Human cases of campylobacteriosis decreased slightly in 2012 for the first time in five years, but campylobacteriosis remains the most commonly reported zoonotic disease and it is premature to suggest that this is the beginning of a downward trend.
Salmonella cases in humans have continued to fall, marking a decrease for the seventh consecutive year. The trend in reported human cases of Listeria has been gradually increasing over the past four years. These are some of the main findings of the annual report on zoonoses and foodborne outbreaks in the European Union for 2012.
Campylobacteriosis is still the most reported disease, accounting for 214,000 cases of infections. Typical symptoms include diarrhoea, fever and headache. The bacterium that causes the disease, Campylobacter, is mostly found in chicken meat.
"It is encouraging to see that cases of campylobacteriosis have gone down in 2012. But more investigation and monitoring is needed to see if this is the beginning of a trend", said Marta Hugas, Acting Head of EFSA's Risk Assessment and Scientific Assistance Department.
Over the years, salmonellosis has been decreasing- with 91,034 reported cases in 2012. This is mainly due to the successful Salmonella control programmes put in place by EU Member States and the European Commission in poultry, the report said. Most Member States met their Salmonella reduction target for poultry flocks. Salmonella, which typically causes fever, abdominal cramps and vomiting, was most often found in poultry meat.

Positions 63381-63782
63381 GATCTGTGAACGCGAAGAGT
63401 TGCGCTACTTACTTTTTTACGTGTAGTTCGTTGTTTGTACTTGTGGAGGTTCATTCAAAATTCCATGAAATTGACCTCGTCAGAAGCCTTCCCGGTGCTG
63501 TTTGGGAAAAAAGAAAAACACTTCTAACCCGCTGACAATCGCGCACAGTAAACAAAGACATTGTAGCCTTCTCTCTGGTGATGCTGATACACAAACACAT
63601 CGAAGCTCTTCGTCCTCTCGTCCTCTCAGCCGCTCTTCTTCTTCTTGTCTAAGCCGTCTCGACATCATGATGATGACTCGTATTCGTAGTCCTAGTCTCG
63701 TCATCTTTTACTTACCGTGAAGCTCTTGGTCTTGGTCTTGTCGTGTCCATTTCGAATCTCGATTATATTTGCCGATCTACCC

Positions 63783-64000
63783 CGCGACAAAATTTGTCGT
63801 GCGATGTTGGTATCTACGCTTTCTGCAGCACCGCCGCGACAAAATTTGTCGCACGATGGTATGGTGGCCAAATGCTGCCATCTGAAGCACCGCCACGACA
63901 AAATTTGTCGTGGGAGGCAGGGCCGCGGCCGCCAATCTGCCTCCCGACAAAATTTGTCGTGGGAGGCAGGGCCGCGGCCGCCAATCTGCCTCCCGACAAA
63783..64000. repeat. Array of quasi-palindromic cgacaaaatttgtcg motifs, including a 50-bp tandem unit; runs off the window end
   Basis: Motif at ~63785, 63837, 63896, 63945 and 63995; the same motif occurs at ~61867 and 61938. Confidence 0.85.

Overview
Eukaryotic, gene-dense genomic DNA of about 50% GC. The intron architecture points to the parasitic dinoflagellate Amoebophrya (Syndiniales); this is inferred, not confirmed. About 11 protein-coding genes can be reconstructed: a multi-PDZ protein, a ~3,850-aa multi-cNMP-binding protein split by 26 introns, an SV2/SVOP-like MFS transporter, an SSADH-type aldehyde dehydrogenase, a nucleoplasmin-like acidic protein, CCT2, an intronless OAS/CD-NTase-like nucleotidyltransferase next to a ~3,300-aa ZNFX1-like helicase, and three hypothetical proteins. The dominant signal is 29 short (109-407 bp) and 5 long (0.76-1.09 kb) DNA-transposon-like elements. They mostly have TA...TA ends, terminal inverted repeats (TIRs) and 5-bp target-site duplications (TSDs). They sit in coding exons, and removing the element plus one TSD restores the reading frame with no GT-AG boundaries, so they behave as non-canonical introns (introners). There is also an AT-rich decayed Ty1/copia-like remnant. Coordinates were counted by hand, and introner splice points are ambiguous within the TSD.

Johan Giesecke, chief scientist at ECDC, added: "The decreasing trend of salmonellosis is very encouraging. However our evidence shows that any Salmonella serovar can cause human illness which requires continued surveillance and vigilance."
The report provides an accurate overview of which microorganisms cause the most cases of foodborne diseases in the European Union, and in which foods and animals they are found. It helps the European Commission and EU Member States to monitor, control and prevent zoonotic diseases. The European Food Safety Authority (EFSA) and the European Centre for Disease Prevention and Control (ECDC) produce it jointly every year, using data collected by EU Member States.